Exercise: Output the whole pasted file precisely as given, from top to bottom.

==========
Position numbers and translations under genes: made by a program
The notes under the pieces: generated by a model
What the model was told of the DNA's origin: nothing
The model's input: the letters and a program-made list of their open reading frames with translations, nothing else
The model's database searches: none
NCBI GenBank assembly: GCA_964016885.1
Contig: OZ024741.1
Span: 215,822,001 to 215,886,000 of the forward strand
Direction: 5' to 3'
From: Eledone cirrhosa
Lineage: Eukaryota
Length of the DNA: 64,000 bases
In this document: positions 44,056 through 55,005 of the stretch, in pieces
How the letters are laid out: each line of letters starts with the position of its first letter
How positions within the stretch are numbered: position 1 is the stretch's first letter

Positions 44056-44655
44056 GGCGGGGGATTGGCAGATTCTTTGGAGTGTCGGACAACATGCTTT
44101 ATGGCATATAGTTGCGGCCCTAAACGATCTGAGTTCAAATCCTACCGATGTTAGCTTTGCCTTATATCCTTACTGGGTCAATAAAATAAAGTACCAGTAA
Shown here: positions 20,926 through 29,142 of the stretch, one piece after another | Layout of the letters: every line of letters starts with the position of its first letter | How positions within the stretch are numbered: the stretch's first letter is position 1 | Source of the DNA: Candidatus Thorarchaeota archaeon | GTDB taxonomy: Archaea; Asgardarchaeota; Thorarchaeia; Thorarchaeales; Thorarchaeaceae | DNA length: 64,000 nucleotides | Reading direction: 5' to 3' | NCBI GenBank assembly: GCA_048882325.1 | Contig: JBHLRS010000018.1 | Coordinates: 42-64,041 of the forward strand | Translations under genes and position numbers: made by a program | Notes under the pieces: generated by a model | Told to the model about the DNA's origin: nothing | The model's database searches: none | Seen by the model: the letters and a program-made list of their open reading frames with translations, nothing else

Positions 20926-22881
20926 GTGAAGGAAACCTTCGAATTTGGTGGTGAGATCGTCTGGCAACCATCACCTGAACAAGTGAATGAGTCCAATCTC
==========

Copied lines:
Position numbers and translations under genes: made by a program
The notes under the pieces: generated by a model
What the model was told of the DNA's origin: nothing
The model's input: the letters and a program-made list of their open reading frames with translations, nothing else
The model's database searches: none
NCBI GenBank assembly: GCA_964016885.1
Contig: OZ024741.1
Span: 215,822,001 to 215,886,000 of the forward strand
Direction: 5' to 3'
From: Eledone cirrhosa
Lineage: Eukaryota
Length of the DNA: 64,000 bases
In this document: positions 44,056 through 55,005 of the stretch, in pieces
How the letters are laid out: each line of letters starts with the position of its first letter
How positions within the stretch are numbered: position 1 is the stretch's first letter

Positions 44056-44655
44056 GGCGGGGGATTGGCAGATTCTTTGGAGTGTCGGACAACATGCTTT
44101 ATGGCATATAGTTGCGGCCCTAAACGATCTGAGTTCAAATCCTACCGATGTTAGCTTTGCCTTATATCCTTACTGGGTCAATAAAATAAAGTACCAGTAA
Shown here: positions 20,926 through 29,142 of the stretch, one piece after another | Layout of the letters: every line of letters starts with the position of its first letter | How positions within the stretch are numbered: the stretch's first letter is position 1 | Source of the DNA: Candidatus Thorarchaeota archaeon | GTDB taxonomy: Archaea; Asgardarchaeota; Thorarchaeia; Thorarchaeales; Thorarchaeaceae | DNA length: 64,000 nucleotides | Reading direction: 5' to 3' | NCBI GenBank assembly: GCA_048882325.1 | Contig: JBHLRS010000018.1 | Coordinates: 42-64,041 of the forward strand | Translations under genes and position numbers: made by a program | Notes under the pieces: generated by a model | Told to the model about the DNA's origin: nothing | The model's database searches: none | Seen by the model: the letters and a program-made list of their open reading frames with translations, nothing else

Positions 20926-22881
20926 GTGAAGGAAACCTTCGAATTTGGTGGTGAGATCGTCTGGCAACCATCACCTGAACAAGTGAATGAGTCCAATCTC